While the tibia I brushes of many Schizocosa species have attracted much scientific attention, such morphological modifications are also found in other genera within the subfamily Lycosinae Sundevall 1833 (sensu Dondale 1986) (Table 1). Alopecosa barbipes (Sundevall 1833), for example, was listed as junior synonym of A. accentuata (Latreille 1817) by Lugetti & Tongiorgi (1969), and the presence (A. barbipes) or absence (A. accentuata) of tibial brushes was previously regarded as intraspecific variation. Subsequently, A. barbipes was removed from this synonymy based on morphological, behavioral and ecological differences (Dahlem et al. 1987; Cordes & Helversen 1990) and recent molecular studies confirmed the identity of A. barbipes as a separate species (Vink & Mitchell 2002). Bushy setae on the first tibia of males can also be found in other subfamilies of wolf spiders (Table 1). Two species of Evippomma Roewer 1959, E. plumipes (Lessert 1936) and E. squamulatum (Simon 1898), carry a striking fringe of black setae on the ventral and dorsal side of the first tibia (Fig. 3; also Alderweireldt 1992). The males of Artoria schizocoides n. sp. carry unique spatulate setae on the ventral side of their first tibia (Fig. 4; see also below). Other segments in addition to the tibiae may carry conspicuous modified setae. The males of Pirata cantralli Wallace & Exline 1978 have long curly setae on the metatarsi of the front legs (Dondale & Redner 1990). Some species of Pardosa C.L. Koch 1847 have conspicuous setae on the tarsi, metatarsi and tibia (Tongiorgi 1966a, b). Although a similar function as in Schizocosa is likely, there is no experimental evidence on the significance of these structures in these species.

The excessive setation observed in some wolf spider species may not function solely in a reproductive context. For example, in some Australian species currently listed in Hogna Simon 1885 males possess very fine, long setae around the whole circumference of the front tibia (Table 1; also Framenau et al. 2006). In contrast to the setation in Alopecosa, Schizocosa, Evippomma, Pardosa and Artoria, these setae are less conspicuous in live specimens and thus a role in visual signaling appears doubtful. When disturbed, males run with their front legs raised high in the air, suggesting a putative role in sensory perception and information gathering (Framenau pers. obs.). However, there is currently no experimental evidence for this function and detailed studies of setae structure may elucidate a putative role in sensory perception.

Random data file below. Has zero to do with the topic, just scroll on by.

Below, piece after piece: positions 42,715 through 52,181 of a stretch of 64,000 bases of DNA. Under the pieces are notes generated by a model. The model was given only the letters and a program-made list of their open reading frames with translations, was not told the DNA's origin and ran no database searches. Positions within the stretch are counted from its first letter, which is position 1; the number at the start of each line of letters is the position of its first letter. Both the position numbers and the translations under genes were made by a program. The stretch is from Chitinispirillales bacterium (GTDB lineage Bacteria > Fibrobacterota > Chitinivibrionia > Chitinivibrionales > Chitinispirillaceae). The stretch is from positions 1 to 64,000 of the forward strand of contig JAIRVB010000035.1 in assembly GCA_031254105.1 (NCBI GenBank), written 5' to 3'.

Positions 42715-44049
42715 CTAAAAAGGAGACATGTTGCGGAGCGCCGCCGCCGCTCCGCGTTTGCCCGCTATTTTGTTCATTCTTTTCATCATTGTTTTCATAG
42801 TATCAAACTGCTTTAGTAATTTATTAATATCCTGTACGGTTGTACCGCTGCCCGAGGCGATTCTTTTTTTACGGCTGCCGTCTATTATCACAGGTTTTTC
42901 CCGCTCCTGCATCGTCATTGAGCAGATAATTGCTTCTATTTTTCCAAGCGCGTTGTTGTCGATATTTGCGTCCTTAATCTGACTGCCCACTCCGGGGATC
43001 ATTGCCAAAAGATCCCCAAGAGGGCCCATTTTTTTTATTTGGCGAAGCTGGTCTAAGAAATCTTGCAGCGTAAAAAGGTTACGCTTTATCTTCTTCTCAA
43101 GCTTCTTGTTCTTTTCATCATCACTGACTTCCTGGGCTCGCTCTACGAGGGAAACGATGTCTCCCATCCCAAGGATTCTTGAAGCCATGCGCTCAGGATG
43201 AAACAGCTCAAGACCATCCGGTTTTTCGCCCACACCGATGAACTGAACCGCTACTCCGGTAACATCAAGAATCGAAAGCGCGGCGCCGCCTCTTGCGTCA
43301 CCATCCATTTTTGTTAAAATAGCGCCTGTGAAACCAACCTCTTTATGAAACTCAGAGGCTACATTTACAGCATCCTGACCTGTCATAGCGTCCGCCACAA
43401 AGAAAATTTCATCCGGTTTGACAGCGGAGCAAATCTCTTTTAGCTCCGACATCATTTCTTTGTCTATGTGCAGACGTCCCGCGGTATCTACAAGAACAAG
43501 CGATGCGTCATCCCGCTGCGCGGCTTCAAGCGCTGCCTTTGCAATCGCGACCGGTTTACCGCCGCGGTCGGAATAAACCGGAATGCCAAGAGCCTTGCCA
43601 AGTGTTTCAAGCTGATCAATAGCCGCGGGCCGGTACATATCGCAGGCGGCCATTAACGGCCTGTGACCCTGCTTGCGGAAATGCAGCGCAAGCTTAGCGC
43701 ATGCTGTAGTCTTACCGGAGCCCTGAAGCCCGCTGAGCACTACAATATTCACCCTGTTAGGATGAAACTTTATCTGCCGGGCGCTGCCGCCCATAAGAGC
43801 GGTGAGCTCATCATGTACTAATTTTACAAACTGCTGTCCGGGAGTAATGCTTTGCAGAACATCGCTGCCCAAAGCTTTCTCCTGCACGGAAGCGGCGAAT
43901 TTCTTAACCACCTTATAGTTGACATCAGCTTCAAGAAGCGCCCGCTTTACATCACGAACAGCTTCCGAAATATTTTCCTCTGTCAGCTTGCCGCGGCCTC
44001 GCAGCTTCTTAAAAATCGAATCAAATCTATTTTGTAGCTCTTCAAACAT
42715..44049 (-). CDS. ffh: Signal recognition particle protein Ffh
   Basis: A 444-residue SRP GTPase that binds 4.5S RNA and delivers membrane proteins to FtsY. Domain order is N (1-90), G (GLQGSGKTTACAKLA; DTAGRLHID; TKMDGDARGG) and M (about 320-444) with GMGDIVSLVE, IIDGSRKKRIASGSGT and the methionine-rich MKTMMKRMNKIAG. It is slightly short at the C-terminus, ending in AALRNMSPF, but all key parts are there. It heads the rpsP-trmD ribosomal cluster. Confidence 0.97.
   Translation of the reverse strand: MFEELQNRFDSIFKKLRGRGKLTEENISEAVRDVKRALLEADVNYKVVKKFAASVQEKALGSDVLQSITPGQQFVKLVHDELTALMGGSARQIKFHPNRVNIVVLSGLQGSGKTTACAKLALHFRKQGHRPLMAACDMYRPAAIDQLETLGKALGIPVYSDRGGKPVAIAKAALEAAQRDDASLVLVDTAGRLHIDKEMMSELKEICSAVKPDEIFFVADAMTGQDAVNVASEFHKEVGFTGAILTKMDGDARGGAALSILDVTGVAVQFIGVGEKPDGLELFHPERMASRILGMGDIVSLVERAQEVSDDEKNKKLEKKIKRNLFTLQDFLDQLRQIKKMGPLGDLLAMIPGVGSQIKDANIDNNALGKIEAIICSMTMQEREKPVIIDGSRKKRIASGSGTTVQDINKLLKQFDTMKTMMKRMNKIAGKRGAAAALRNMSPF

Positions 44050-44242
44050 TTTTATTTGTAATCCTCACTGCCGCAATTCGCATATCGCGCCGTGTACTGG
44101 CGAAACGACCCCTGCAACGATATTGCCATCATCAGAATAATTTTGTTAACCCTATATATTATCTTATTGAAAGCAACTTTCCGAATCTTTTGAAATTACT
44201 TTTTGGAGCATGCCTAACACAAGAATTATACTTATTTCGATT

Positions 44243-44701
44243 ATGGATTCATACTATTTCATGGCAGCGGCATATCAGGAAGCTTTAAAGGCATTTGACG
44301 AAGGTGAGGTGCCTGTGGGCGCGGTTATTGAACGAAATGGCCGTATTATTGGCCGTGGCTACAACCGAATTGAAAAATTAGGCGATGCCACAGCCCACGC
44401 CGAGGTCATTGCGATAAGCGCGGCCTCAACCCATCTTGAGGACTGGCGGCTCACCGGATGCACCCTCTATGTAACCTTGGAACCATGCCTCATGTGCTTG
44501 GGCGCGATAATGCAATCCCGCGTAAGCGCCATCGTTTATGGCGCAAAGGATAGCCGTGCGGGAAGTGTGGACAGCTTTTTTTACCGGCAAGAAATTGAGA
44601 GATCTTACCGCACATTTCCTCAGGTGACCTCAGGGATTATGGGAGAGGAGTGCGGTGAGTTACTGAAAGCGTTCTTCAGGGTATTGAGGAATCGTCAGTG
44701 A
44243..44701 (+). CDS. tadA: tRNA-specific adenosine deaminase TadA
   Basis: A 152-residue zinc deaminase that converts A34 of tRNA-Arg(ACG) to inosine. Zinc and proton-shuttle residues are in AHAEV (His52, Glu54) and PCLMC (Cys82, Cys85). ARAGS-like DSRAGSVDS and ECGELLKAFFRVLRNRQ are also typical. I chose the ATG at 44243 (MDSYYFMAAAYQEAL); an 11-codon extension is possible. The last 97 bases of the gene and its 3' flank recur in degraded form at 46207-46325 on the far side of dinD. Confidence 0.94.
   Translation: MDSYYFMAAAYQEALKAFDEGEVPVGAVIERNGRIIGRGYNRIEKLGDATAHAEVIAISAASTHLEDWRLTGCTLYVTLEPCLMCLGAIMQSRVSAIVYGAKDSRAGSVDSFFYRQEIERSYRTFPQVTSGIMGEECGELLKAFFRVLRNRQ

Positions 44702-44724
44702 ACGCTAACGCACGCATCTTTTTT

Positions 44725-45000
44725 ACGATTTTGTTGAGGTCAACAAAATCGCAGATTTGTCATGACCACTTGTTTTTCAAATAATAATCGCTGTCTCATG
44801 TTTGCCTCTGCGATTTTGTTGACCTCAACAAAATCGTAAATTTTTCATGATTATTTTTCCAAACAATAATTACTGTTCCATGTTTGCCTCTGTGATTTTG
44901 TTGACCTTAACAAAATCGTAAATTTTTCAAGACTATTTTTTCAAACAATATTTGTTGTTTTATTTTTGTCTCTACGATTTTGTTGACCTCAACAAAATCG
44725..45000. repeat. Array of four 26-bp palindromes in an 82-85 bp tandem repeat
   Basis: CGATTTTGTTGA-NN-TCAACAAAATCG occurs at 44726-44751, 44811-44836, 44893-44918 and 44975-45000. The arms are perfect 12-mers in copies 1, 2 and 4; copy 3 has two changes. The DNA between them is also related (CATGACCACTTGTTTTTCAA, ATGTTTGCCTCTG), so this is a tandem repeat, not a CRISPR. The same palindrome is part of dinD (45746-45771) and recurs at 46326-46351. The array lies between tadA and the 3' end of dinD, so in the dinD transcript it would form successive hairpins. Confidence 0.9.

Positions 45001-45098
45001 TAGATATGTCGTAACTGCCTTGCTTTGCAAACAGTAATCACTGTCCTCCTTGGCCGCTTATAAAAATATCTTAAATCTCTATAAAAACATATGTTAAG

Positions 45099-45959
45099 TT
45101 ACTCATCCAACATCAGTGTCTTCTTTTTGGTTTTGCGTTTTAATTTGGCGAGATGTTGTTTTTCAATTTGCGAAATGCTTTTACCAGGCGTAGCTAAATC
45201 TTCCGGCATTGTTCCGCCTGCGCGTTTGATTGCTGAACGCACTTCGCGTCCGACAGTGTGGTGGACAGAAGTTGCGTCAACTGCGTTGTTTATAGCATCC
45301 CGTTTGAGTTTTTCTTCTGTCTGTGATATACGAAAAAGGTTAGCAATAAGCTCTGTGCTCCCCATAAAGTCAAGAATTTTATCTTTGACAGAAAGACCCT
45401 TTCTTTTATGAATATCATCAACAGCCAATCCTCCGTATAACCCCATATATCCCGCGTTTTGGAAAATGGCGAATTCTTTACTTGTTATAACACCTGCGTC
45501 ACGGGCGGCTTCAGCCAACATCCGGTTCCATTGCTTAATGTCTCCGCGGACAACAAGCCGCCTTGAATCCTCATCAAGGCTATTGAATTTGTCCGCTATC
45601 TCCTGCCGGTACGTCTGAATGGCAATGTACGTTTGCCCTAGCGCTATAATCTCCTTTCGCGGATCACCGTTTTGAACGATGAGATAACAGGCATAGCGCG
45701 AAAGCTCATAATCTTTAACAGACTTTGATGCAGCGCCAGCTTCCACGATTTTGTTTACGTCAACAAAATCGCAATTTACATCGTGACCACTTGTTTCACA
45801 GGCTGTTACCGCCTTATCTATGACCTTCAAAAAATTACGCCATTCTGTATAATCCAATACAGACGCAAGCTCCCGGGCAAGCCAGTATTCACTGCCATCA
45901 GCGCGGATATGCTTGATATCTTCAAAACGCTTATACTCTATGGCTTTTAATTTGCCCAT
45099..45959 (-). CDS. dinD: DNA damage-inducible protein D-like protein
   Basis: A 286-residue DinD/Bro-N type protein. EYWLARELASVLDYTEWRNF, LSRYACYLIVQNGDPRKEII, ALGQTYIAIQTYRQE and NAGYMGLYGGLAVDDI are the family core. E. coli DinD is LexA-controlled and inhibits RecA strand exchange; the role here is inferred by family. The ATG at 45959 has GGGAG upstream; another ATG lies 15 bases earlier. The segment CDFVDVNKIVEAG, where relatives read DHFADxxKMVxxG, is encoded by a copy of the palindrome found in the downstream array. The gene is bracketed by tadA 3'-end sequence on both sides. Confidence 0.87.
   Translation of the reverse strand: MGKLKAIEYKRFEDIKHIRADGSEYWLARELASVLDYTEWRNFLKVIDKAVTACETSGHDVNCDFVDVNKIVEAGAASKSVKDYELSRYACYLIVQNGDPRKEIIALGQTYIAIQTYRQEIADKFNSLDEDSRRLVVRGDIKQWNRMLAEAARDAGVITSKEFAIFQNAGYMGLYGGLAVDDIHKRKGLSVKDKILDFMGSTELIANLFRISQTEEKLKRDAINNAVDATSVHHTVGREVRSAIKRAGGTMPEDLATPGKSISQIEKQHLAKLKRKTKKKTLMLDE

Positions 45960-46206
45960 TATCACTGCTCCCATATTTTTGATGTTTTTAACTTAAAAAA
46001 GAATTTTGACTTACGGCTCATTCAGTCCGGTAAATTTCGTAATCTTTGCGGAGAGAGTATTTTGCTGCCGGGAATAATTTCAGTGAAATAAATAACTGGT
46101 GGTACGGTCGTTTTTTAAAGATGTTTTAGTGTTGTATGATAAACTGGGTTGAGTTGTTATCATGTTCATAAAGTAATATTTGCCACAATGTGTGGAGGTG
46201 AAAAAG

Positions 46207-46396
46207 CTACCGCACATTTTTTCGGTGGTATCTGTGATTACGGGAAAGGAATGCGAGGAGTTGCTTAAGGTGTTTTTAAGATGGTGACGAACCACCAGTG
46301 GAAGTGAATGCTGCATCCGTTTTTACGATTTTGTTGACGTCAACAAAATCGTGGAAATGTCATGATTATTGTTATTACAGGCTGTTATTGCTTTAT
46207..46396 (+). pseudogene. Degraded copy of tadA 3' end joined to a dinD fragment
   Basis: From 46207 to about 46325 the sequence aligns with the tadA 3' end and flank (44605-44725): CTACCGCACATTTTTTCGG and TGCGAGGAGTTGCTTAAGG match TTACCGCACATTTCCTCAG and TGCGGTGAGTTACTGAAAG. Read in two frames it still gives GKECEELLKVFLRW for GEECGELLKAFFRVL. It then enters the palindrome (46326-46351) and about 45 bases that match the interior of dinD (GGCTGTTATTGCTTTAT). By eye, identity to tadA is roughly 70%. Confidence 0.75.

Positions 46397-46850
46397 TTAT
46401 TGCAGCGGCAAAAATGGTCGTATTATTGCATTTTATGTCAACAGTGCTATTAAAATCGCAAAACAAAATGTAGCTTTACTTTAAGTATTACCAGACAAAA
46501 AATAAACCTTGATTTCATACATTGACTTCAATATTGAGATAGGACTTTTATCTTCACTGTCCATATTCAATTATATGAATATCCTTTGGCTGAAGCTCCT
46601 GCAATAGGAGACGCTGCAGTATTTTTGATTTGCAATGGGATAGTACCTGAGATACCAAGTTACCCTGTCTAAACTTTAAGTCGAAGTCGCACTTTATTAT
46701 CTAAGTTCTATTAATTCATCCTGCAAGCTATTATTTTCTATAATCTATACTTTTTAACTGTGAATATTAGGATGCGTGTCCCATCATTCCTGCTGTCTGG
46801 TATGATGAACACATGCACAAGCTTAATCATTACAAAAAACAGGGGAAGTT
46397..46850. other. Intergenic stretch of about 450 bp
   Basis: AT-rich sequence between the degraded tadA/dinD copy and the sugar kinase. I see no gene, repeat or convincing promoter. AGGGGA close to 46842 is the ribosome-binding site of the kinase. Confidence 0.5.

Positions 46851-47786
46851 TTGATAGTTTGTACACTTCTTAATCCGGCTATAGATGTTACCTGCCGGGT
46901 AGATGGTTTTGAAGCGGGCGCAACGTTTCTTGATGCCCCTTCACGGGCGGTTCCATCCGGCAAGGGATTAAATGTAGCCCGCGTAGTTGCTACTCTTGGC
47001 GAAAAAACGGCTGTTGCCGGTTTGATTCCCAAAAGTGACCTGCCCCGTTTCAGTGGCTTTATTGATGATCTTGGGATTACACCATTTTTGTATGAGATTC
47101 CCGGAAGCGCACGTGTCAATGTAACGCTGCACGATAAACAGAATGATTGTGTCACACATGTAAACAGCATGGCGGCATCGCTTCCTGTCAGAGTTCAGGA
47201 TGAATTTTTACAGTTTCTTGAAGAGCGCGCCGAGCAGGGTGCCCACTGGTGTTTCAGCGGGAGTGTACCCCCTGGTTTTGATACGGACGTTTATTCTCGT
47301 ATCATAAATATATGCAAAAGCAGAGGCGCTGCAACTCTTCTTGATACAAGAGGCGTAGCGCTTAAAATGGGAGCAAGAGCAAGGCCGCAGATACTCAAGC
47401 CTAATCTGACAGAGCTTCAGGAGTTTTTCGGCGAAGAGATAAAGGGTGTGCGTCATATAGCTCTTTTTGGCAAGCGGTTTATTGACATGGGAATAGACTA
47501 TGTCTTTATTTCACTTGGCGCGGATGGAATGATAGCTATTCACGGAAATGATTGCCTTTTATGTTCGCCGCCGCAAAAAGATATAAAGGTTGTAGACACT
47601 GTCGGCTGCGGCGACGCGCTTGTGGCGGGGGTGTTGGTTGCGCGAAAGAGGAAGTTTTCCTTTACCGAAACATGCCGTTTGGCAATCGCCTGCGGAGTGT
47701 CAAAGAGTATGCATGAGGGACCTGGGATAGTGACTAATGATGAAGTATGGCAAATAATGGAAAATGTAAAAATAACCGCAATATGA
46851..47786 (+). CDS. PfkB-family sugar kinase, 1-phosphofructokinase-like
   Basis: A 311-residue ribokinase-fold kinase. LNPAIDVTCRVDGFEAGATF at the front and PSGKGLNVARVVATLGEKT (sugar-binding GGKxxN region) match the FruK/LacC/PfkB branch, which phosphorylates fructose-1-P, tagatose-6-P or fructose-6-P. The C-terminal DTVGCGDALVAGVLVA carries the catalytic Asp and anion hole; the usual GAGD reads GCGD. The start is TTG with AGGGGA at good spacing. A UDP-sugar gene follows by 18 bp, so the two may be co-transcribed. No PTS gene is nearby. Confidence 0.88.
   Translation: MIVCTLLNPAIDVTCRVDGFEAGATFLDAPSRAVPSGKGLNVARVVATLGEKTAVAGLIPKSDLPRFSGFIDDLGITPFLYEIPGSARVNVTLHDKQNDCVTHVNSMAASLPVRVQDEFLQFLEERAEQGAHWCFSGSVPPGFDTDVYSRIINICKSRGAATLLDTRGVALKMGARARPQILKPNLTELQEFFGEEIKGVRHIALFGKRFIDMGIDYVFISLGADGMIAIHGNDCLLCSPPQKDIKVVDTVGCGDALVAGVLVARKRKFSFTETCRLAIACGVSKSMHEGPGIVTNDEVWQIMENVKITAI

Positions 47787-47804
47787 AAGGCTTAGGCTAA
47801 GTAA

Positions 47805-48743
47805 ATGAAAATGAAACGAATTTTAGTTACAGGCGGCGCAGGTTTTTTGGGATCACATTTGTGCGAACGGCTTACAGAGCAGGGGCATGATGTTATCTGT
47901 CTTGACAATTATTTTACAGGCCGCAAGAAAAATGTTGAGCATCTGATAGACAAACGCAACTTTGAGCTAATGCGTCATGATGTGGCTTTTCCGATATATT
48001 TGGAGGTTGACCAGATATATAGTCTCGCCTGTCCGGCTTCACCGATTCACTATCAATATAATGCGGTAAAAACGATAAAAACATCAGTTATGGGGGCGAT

In summary, morphological modifications of the front legs in wolf spiders can be found in most of the currently recognized subfamilies (Dondale 1986; Zyuzin 1993; Framenau 2007). They are generally absent in the larger, burrowing and mainly nocturnal species, for example in the genera Lycosa Latreille 1804 (Palaearctic) (e.g., Orta-Orcaña et al. 1996), Geolycosa Montgomery 1904 (Nearctic, Palaearctic), Tasmanicosa Roewer 1959 and Venatrix Roewer 1960 (e.g., Cutler 2002) (both Australian). It appears that foreleg modifications are more common in smaller, diurnal species, which strengthens their putative function in visual signaling. Although numerous Schizocosa species have been the focus of elegant studies regarding female mate choice and the evolution of male foreleg dimorphism/ ornamentation, much remains to be learned. Foreleg ornamentation appears to function in different ways even among closely related Schizocosa species, suggesting that it may be difficult to make broad generalizations about the evolution of sexual dimorphisms in wolf spiders. However, studies of similar morphological modifications in other wolf spider taxa are needed and will certainly add to our general understanding of the evolution of sexual foreleg dimorphism.


Artoria is an Australasian genus, currently with 23 representatives from the Philippines in the North to New Zealand in the South (Framenau 2002, 2004, 2005b; Framenau et al. 2006). However, a large number of unnamed species have been found in Australian and Pacific collections and the genus is believed to include more than 80 species in Australia alone (Framenau, personal observation). Artoria is characterized by a male pedipalp with a bifurcate or spoon-shaped apically directed tegular (= median) apophysis with a narrow base (Framenau 2002). Recent molecular studies suggest that Artoria as currently defined may not represent a monophyletic group (Murphy et al. 2006), however all currently described Artoria species belong to the Australasian/Pacific subfamily Artoriinae that received very good nodal support (Vink et al. 2002; Murphy et al. 2006). This subfamily can easily be identified by the presence of a basoembolic apophysis in the male pedipalp (Framenau 2007). Other genera within this clade include Anoteropsis L. Koch 1877 and Notocosa Vink 2002 (Vink 2002), Tetralycosa Roewer 1960 (Framenau et al. 2006) and Diahogna Roewer 1960 (Framenau 2006).


Descriptions are based on specimens preserved in 70% EtOH. A female epigynum was prepared for examination by submersion in lactic acid for 24 h. Scanning electron microscope (SEM) images were taken with a Carl Zeiss Leo 1420VP (Oberkochen, Germany) after fixing the respective spider parts in Karnovsky's fixative (Sheehan & Hrapchak 1980) and osmic acid. For clarity, the illustrations of genitalia omit the setae. The morphological nomenclature follows Framenau (2002). All material investigated is lodged at the Western Australian Museum, Perth, Australia (WAM).